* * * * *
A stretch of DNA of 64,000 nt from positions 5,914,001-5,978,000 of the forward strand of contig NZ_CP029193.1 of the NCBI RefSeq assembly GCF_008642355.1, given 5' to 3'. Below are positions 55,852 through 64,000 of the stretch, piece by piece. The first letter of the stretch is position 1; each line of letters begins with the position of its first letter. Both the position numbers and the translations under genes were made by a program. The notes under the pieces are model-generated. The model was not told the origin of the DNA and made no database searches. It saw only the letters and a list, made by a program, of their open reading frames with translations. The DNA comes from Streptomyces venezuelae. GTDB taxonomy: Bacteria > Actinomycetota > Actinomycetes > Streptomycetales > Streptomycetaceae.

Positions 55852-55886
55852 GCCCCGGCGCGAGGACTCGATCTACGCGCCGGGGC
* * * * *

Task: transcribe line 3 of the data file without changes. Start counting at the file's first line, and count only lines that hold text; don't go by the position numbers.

55852 GCCCCGGCGCGAGGACTCGATCTACGCGCCGGGGC